Rising Sea Levels Could Leave Islands Uninhabitable By 2030

A study conducted by the US military estimates that rising salt water levels are flushing out freshwater resources at a faster rate than ever expected.
Shelby Rogers

For years, climatologists have warned of the impacts of rising sea levels on low-lying islands. A recent study conducted by the United States government reported that those islands could become "uninhabitable" considerably sooner than expected. 

The research focused largely on the Marshall Islands in the equatorial Pacific Ocean, and it was published in the most recent issue of Science Advances. The US military originally conducted the study to examine the effects rising tides would have on missile defense systems, particularly the Ronald Reagan Ballistic Missile Defense Test Site which is found on the atoll island of Roi-Namur. 

What they found was significantly more disturbing: The rising tides would leave the islands uninhabitable sooner than ever anticipated.

"This annual flooding will result in the islands becoming uninhabitable because of frequent damage to infrastructure and the inability of their freshwater aquifers to recover between overwash events," according to the study.

There is no word yet as to how the US Department of Defense will adjust or act on the results with regard to the projects and systems currently located along those islands. 

"While no decisions have been made about Department of Defense activities on the islands based on the study, DOD continues to focus on ensuring its installations and infrastructure are resilient to a wide range of threats," Defense Department spokeswoman Heather Babb said in a statement.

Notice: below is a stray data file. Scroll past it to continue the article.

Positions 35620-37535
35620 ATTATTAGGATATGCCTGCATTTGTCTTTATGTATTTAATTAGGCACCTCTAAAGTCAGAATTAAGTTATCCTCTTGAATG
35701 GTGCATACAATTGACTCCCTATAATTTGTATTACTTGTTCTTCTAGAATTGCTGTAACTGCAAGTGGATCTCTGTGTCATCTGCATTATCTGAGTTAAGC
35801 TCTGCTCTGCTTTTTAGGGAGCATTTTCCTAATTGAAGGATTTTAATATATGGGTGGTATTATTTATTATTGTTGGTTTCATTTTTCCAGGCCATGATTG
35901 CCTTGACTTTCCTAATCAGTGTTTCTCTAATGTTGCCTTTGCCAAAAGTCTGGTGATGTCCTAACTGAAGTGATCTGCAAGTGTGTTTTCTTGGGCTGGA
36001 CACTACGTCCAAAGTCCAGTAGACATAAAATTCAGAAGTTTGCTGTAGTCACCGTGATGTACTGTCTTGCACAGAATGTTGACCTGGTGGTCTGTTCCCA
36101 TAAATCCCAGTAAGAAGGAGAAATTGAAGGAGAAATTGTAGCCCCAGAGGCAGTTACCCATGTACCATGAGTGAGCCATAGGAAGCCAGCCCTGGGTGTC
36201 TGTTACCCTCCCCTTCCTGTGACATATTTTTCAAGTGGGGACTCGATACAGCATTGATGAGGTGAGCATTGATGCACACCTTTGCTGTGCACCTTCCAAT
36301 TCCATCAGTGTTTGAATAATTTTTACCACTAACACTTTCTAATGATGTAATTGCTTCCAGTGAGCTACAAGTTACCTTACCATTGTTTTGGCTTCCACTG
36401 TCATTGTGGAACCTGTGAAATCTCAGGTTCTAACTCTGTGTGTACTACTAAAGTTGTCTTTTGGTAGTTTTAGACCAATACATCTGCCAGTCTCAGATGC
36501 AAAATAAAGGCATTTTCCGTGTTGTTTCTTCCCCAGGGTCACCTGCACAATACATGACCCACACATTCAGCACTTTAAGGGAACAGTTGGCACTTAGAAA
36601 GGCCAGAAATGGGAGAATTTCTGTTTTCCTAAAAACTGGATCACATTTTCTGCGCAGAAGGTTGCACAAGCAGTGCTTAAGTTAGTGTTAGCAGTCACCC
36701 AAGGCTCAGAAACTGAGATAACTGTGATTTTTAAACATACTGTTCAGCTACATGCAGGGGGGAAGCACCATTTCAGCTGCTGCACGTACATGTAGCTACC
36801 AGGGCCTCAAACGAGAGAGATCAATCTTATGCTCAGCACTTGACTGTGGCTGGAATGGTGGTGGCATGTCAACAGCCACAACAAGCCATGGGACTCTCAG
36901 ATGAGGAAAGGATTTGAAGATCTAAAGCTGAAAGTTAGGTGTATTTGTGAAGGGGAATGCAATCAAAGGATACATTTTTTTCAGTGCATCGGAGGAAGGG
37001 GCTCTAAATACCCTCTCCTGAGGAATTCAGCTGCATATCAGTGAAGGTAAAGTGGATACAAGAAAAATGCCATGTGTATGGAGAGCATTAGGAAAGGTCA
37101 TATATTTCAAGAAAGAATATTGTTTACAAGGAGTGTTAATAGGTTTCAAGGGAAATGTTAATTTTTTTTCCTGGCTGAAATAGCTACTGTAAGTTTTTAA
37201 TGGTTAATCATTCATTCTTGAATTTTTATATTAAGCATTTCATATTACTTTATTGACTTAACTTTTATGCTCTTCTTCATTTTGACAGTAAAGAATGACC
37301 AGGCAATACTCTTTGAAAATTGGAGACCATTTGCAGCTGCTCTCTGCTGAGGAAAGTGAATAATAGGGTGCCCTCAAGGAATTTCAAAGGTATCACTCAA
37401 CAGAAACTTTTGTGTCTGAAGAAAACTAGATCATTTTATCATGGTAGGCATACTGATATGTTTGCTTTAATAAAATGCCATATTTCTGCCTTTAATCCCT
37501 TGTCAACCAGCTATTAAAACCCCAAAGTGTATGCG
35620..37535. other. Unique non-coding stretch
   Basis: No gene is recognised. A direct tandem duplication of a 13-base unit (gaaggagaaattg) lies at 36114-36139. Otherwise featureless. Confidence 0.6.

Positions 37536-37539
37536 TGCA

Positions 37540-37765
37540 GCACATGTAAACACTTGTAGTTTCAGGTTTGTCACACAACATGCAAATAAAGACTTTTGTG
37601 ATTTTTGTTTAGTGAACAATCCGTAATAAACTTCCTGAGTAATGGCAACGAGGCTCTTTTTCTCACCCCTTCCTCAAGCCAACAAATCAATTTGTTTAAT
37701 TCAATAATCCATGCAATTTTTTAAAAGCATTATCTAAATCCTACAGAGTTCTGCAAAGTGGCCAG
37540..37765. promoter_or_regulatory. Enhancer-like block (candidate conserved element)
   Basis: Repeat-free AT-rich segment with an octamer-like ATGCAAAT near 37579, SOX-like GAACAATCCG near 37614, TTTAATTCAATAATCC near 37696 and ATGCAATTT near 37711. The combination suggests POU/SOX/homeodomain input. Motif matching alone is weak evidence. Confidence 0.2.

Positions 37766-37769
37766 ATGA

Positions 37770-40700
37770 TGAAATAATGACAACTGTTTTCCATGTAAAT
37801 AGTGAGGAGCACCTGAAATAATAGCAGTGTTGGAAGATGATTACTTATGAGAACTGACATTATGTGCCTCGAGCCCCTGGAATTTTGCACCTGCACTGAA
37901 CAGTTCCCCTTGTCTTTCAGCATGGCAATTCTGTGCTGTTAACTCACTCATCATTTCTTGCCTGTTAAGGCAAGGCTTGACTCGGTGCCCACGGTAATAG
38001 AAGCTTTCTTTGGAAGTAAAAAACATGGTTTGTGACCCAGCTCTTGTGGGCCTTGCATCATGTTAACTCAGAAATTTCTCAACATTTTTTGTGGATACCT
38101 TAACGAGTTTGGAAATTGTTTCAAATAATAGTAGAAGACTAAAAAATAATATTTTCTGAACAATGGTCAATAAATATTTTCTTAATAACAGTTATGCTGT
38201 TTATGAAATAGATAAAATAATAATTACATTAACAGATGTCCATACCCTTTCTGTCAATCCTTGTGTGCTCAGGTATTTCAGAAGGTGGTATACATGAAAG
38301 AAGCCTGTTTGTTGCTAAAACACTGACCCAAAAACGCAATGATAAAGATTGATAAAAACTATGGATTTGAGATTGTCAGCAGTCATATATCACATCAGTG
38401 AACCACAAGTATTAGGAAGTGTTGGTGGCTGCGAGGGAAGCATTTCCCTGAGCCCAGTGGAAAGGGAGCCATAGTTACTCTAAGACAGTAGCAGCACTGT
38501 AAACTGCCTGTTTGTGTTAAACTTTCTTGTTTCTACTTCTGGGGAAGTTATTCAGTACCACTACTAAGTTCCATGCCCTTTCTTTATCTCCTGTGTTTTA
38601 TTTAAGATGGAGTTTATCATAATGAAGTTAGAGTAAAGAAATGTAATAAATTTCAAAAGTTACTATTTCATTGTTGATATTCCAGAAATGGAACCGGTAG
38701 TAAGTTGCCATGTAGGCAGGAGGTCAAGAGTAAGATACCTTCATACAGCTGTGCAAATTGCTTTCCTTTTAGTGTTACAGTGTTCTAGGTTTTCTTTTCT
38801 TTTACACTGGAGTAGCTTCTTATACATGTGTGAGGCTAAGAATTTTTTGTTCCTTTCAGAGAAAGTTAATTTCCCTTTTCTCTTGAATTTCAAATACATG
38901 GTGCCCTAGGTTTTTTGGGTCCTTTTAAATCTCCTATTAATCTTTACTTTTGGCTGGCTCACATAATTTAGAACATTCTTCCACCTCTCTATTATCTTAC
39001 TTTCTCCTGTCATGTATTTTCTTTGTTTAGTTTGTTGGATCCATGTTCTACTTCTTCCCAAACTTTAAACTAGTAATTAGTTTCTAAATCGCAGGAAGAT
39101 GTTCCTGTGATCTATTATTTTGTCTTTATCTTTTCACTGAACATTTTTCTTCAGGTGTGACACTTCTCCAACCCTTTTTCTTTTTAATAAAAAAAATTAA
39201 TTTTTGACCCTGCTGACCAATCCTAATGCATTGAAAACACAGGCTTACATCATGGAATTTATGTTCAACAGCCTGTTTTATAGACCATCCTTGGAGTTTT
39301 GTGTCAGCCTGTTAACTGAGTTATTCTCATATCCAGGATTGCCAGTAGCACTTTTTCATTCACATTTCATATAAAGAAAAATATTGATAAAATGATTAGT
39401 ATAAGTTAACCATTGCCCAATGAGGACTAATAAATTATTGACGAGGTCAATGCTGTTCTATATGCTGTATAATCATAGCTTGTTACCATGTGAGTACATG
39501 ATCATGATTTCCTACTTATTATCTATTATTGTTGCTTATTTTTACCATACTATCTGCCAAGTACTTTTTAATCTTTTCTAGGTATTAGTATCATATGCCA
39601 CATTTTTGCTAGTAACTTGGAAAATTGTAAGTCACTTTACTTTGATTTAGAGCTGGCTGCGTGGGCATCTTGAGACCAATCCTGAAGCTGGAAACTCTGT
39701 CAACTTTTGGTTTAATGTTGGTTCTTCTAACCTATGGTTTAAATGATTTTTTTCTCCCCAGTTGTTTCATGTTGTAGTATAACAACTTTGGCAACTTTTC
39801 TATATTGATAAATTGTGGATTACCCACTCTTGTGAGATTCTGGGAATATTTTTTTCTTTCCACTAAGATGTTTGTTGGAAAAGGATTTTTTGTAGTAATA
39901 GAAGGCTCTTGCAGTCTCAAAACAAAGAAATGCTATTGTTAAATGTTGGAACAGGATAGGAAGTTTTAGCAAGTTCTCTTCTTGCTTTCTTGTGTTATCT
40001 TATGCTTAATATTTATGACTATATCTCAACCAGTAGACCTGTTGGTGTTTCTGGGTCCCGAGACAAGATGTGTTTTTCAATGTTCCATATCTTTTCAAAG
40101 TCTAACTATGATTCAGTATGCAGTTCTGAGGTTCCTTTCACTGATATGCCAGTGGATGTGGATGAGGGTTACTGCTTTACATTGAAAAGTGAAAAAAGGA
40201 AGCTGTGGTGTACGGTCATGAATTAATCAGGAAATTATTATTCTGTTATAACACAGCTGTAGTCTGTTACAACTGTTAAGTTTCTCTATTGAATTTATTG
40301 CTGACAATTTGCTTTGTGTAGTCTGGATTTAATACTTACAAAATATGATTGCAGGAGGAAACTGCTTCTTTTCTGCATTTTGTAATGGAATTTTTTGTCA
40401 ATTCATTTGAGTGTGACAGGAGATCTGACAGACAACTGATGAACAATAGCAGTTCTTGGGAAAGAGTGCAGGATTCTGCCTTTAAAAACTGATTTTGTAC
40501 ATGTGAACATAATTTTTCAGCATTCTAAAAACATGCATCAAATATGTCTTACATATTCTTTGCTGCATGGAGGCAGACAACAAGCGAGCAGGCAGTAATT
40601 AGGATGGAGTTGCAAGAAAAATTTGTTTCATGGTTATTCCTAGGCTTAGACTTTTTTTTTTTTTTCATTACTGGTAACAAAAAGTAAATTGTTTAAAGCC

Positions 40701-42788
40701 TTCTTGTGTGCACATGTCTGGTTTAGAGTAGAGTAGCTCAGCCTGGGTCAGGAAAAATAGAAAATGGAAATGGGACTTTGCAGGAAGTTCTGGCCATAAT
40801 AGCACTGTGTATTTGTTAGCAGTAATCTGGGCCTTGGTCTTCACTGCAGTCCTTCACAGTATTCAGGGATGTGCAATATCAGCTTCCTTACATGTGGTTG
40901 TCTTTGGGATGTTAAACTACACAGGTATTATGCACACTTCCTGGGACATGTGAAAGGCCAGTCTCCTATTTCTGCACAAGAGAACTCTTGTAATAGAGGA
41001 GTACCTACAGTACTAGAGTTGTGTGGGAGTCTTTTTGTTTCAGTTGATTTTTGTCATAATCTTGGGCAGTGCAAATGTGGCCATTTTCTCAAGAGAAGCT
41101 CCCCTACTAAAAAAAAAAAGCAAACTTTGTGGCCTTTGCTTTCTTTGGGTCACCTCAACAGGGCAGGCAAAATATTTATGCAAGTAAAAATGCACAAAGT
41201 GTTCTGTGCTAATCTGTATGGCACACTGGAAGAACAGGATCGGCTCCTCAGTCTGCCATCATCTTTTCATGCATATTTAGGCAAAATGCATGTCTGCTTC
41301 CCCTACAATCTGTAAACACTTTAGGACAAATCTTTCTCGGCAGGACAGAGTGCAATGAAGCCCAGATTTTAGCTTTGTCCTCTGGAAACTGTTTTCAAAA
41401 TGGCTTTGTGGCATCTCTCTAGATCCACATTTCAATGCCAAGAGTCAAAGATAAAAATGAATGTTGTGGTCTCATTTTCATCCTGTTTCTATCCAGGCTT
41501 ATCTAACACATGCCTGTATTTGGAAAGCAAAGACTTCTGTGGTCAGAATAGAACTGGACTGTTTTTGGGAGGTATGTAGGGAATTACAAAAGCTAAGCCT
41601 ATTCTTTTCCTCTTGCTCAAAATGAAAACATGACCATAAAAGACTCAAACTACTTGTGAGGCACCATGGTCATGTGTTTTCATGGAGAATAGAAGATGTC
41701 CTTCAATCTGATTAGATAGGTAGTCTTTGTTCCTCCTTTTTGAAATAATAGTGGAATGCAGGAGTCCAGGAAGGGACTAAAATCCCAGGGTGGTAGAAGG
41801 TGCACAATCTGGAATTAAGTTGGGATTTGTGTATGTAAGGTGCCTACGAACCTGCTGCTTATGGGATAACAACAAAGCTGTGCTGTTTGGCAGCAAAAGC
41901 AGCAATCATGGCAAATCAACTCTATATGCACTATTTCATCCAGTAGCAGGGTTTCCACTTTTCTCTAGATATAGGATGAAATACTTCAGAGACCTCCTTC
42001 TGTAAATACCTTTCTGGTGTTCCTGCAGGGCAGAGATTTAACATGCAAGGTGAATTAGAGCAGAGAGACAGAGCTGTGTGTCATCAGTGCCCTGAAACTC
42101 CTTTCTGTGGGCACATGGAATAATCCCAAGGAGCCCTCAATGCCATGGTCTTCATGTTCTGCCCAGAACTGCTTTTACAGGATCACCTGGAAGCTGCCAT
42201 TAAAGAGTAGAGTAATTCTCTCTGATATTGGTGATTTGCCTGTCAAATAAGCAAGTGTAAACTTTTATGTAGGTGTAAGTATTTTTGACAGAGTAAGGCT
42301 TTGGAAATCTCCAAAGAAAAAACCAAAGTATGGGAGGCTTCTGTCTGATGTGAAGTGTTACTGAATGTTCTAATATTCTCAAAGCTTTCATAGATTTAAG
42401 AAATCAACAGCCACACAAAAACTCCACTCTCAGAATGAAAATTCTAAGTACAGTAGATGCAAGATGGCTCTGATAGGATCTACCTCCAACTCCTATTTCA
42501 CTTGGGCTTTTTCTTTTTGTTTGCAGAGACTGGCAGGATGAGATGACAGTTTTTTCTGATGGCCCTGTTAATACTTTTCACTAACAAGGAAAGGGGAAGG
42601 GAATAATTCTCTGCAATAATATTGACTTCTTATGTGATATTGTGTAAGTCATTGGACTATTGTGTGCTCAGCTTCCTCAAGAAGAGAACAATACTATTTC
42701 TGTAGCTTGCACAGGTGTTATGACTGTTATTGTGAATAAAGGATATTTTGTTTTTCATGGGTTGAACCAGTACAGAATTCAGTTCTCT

"The department's understanding of rising sea levels will enable the military services and agencies in affected areas to make informed decisions on how to continue to execute their missions."

Climatologists often link rising sea levels to rapidly rising global temperatures. Currently, the planet is already 1 degree Celsius warmer (nearly 2 degrees Fahrenheit warmer) than in previous years. The international agreements made in Paris regarding climate change would attempt to hold temps to a 1.5 C increase and nothing higher. 

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“The tipping point when potable groundwater on the majority of atoll islands will be unavailable is projected to be reached no later than the middle of the 21st century,” said Curt Storlazzi, United States Geological Survey geologist and lead author of the new report.

The administration of President Donald Trump famously removed themselves from the Paris Agreements. However, government climatologists will continue to track the rising sea levels.

“Such information is key to assess multiple hazards and prioritize efforts to reduce risk and increase the resiliency of atoll islands' communities around the globe,” Storlazzi said. 

The study's authors noted that the biggest source of freshwater can no longer replenish the island's freshwater before the following year's storms. Overwash often allows for the salt water to contaminate the islands' freshwater aquifers. 


“Rainfall later in the year is not enough to flush out the saltwater and refresh the island’s water supply before the next year’s storms arrive repeating the overwash events,” said Stephen Gingerich, co-author of the report and USGS hydrologist.

Government leaders of the Marshall Islands are doing as much as they can to assure residents that there is hope. Hilda Heine serves as president of the Marshall Islands. She said residents are frequently the ones having to deal with the cleanup with virtually no assistance from the US government outside of them studying the island for research purposes. 

"It is more of a nuisance than anything, but things like that are coming every other month or so," she said. "It makes people feel insecure in their own homes."

Heine said the United States' government would have to do more than simply study the area. 

"The leaders of the United States need to get on board . . . We should stop denying what is happening and help vulnerable countries like ours," Heine said.

"It's important for people in the US to realize that this is real, it's happening to people. We are not the ones creating this, but we are the ones who have to live with it."

Via: Weather

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